There’s a cute comic strip that I was unable to locate in order to share with you. It features a happy little dog who’s having his belly rubbed, but eventually his human stops rubbing, The dog looks up and says, “Why’d you stop? Your arms haven’t fallen off yet.” This is, I think, the way writers feel about what they do. Whether we succeed or fail, whether we make a career of it or tuck our stories away in a desk drawer forever, we keep writing, because the words are still demanding to be put together and our arms haven’t fallen off yet.
A couple of weeks ago (or maybe longer – we’re talking internet time, so who can guess how long it really has been?) I read a post wondering why writers who’ve made it to some level of success keep offering to help other writers who haven’t gotten that far up the mountain yet. The blogger talked about writers who can’t seem to learn to spell well enough to be understood, or whose grammar skills would make a cage full of lemurs drop their heads and sigh, writers who’ve been rejected time and time and time again, and rightly so. Why, he asked, do we keep offering to help people who clearly don’t have the talent or drive to achieve success? Writing is competitive enough when the truly talented are all querying the same few agents and editors. Letting the never-wills continue to muddy the water must be a problem, and maybe it’s our fault for not being brutally honest with them. Wouldn’t it be better, he said, for us to tell them the truth about their prospects?
I’ve always written stories. The ones I wrote when I was a kid are just horrendous. I’ve told people before that I still have four handwritten pages of a Wild Wild West story introducing a new super-villain, the Black Fox (yeah, that’s original. *laughs*) Just recently I found another short story I wrote in high school, about a cat-like alien whose race was at war with the humans. Her ship had crashed on a deserted moon, and the only help she could hope for was going to have to come from a human who’d also crashed. (Enemy Mine, anyone?) I wrote stories in college, published a couple in the school anthology. They weren’t good, but they were a little better than what I’d done earlier. I was learning. In between, I read and read and read. I came to recognize that some stories had already been done, and began learning how to make a familiar story original, my own. I graduated from college, and joined the working world. Work has a way of eating your brain and making the writing suffer, but I still doodled when I could find the time. I started learning how to submit stories to magazines that might actually pay a little cash. Eventually, I joined a writing group. I had to swallow my pride in order to learn from these people, but I did it. And my writing got better. One of the writers was already professionally published. Helping us wouldn’t do anything to push her career forward, but she did it anyway. I gained a friend. I honed my craft. I discovered how thrilling and terrifying it could be to take risks, both creative risks and emotional ones. Most of all, I learned how much it means to encourage someone else to follow her dreams.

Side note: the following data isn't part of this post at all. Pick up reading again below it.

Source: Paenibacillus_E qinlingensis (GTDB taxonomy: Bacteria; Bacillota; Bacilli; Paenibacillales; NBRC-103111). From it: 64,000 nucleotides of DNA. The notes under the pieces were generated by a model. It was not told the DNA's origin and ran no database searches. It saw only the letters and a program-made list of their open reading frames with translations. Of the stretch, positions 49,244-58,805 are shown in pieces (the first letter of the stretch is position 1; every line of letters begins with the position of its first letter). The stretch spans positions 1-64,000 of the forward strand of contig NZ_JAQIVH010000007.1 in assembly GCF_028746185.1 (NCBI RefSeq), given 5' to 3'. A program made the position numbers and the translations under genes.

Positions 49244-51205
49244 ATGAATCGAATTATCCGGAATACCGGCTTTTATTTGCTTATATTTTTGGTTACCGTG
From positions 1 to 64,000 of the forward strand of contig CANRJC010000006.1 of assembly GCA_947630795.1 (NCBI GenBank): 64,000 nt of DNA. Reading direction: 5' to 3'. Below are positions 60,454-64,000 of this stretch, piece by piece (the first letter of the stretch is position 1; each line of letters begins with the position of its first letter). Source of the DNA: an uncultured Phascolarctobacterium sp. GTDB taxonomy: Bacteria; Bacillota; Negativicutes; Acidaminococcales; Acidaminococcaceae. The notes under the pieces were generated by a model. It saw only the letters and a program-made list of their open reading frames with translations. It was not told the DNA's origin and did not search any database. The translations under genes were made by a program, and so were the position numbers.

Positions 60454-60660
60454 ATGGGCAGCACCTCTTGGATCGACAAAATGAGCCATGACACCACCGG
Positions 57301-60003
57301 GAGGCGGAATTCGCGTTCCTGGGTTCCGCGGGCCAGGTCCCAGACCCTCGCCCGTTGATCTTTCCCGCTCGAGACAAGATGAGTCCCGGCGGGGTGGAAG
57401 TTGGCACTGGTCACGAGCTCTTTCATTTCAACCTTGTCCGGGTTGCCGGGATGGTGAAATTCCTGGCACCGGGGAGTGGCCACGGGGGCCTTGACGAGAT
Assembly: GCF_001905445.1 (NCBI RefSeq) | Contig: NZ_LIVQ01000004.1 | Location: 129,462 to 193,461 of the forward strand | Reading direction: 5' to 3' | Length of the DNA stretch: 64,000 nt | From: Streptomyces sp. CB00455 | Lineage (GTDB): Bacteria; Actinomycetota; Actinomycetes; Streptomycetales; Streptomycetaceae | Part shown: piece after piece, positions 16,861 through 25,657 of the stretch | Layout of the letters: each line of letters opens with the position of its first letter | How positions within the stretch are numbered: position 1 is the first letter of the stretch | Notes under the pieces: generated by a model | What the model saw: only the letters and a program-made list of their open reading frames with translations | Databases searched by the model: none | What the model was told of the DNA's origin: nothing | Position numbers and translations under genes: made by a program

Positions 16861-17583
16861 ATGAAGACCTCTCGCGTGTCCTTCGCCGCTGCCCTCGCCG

Over the last few months, I’ve found myself in a dark place, creatively. Part of it was related to my son going off to school – my world was changing in a major way, and I didn’t know how to handle it. Another part was having my novel sent back to me for a major rewrite, and not having the first clue where I needed to go with it. But mostly I’ve been letting myself be swamped in self-doubt. I’d peaked, I thought. I only had one book in me, or the first book getting published was a total fluke that won’t happen again. I’d listen to my friends talking about their latest books being finished, being sent off to their agents, getting publication dates, and I’d quietly panic. The worst part of it all was that I didn’t feel that I could be honest, and express my fears out loud. My hands are shaking right now, typing this. I can’t even tell you how long it’s taken me to work up the courage to admit all this. I realized that the only way to chase the fear away was to say its name out loud. So I’m saying it, and I’m letting all of you hear it. If you feel like yelling at it with me, I certainly wouldn’t mind that at all.
And here’s my point – telling other people to give up is just as bad as giving up on ourselves. It’s important for us to keep encouraging each other, whether we’re on top of the pile or scattered around the bottom. We all need support. Not just the people whose writing has been incredible from the first time they laid hands on a keyboard, but the ones with terrible spelling and impossibly derivative plot ideas, too. Maybe the people who haven’t figured out how to put together a story yet only need a little more time to find their groove. Maybe the grammar-challenged are about to come up with a risky, crazy new way of communicating a story. Fear’s been plaguing me, but so far I haven’t stopped writing. I still pound out words. Some nights it’s two pages, other nights it’s two sentences. My arms haven’t fallen off yet. If yours are still attached, too, then no matter where you are in your process, I’ll be right there at your back, holding you up.